From Successful Financier to Mitigation Banker: A Profile of Fred Danforth
November 14, 2008
After a successful career in private equity investing, Fred Danforth followed his passion for fly fishing into a second career as a wetland and stream mitigation banker. His story and his experience may provide some interesting insights into the future of conservation finance.
EIP Managing Partner Fred Danforth is profiled by The Ecosystem Marketplace: after a successful career in private equity investing, Fred followed his passion for fly fishing into a second career as a wetland and stream mitigation banker.
From Successful Financier to Mitigation Banker: A Profile of Fred Danforth
by Ricardo Bayon
Ask Fred Danforth how he first got involved in mitigation banking and you just may find that his answer boils down to two words: fly fishing. He is one of the rare few who, after a successful career in the world of private finance, decided to follow his passion for fishing, conservation and the outdoors into something completely different.
Danforth’s story begins in the world of traditional finance: first he worked for a variety of banks around the US, including the likes of Citibank in New York. Then, in 1986 he set up his own private equity investment firm, Capital Resources Partners (CRP), based in Boston, Massachusetts. There he served as Managing Partner until 2002 by which time the company had nearly $1 billion dollars under management and was working with a variety of very large institutional investors, including General Motors, the states of Washington, Wisconsin, and Virginia, the Rockefeller Foundation, and the Episcopal Church. By the time he left CRP, Danforth had done what every financier dreams of: he had created his own successful investment company, built it up, and then retired early. He was justifiably proud of what he had accomplished, but he wasn’t satisfied.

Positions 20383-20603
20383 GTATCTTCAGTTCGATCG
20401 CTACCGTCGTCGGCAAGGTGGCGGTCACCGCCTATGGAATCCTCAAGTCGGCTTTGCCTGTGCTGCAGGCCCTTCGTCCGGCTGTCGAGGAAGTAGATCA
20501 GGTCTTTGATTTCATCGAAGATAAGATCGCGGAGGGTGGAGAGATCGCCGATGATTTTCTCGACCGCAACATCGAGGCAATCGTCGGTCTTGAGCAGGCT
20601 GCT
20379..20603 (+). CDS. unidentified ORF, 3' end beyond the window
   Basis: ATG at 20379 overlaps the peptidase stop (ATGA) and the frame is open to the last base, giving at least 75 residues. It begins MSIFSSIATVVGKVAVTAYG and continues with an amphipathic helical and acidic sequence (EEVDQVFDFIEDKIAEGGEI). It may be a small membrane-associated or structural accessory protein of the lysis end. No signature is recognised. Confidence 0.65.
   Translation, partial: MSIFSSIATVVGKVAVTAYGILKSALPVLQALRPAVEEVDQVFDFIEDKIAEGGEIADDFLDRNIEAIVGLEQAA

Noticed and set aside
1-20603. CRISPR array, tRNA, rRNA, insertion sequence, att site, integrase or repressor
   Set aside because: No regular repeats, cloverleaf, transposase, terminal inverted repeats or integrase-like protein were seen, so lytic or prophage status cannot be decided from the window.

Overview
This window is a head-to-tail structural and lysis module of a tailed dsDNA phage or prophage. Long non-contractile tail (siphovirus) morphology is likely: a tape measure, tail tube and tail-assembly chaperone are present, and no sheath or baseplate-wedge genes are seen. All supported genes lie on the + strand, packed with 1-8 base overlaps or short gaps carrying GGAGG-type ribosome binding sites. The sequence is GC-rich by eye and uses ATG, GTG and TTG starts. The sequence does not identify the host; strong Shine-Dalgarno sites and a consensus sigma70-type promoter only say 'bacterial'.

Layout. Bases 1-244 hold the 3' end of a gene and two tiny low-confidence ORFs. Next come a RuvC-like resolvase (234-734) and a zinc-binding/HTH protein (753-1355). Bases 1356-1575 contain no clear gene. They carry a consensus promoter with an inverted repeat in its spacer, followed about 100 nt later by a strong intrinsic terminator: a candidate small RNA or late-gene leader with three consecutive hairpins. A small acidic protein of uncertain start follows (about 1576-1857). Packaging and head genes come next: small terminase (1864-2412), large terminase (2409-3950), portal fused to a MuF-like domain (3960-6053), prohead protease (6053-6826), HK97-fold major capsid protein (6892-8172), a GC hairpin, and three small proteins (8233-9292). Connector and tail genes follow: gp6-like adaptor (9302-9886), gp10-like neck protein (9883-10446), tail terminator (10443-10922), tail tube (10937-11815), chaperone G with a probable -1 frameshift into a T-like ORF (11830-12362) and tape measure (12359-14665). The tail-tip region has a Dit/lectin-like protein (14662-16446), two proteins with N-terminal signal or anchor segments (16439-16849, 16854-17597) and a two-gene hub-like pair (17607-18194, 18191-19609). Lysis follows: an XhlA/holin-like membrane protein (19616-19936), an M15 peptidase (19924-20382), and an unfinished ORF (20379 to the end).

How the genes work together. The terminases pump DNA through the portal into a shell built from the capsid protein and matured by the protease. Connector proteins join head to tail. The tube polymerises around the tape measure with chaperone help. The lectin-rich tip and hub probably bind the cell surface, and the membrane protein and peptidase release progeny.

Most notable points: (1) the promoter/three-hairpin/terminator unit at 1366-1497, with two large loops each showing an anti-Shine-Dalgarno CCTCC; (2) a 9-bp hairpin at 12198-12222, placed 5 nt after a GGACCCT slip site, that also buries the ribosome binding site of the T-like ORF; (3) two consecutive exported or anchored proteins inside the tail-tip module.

“After a career of being fully engaged in a highly competitive environment with the best and brightest of the investment community,” explains Danforth, “I came to a point where the idea of winning and making money at all costs just began to lose its appeal. So I began to gravitate to a different place; to a place where my real interests and passions lay.” In short, he headed for the wilderness and went fishing.
In particular -and like many before him- Danforth became enchanted with Montana’s Blackfoot river, the river made famous by the book and movie “A River Runs Through it”. Having fished on the Blackfoot many times, Danforth became a partner -together with Montana’s iconic fly fishing guide and outfitter, Paul Roos- in the development of a fishing lodge, The North Fork Crossing, on the Blackfoot river. That, it turns out, was the thin edge of a very interesting wedge.
As an investor in a fishing lodge, Danforth soon realized that his investment (i.e. the quality of the fishing) depended, to no small extent, on the quality of the tributary waters feeding into the river. So he began working with various conservation groups and land trusts to help protect and repair the legendary Blackfoot. In this process, one conservation group with whom Danforth was working, The Nature Conservancy (TNC), determined that a priority for the protection of the Blackfoot was conserving one particular tributary known as Nevada Spring Creek.
What makes Nevada Spring Creek so important is the fact that it is born from an emergent artesian spring whose water gushes year around at a constant temperature and with remarkable purity. Once upon a time, this creek, with its cool waters and healthy riparian corridor of willows and cottonwoods, served as an important fishery; feeding haying crews in the Valley and helping give the Blackfoot its renown among US anglers. When TNC became interested in the land, the area surrounding the creek had been seriously impacted by poor grazing practices, so that the water -which emerges from its source at a cool 45 degrees Fahrenheit- was entering Nevada Creek and the Blackfoot river at summertime highs of 80 degrees. There was also siltation, pollution, erosion, as well as many of the other traditional ills that now befall the world’s rivers. In short, when Danforth first encountered Nevada Spring Creek, it was no longer the bustling ecosystem -nor the famed fishing spot- it had once been.
The creek, however, has one thing going for it: From the spring at which it emerges, for 4.2 miles, all the way until it meets up with the broader Nevada Creek, Nevada Spring Creek runs mostly across one piece of property, a 1900-acre piece of land known as the Potts Ranch. The only exception is a small piece of the creek that is controlled and has been restored by Perk Perkins, a dedicated conservationist who also happens to be the CEO of Orvis. This, from a conservation perspective, means that whoever controls Potts Ranch, controls the fate of the creek. There is, in other words, no upstream.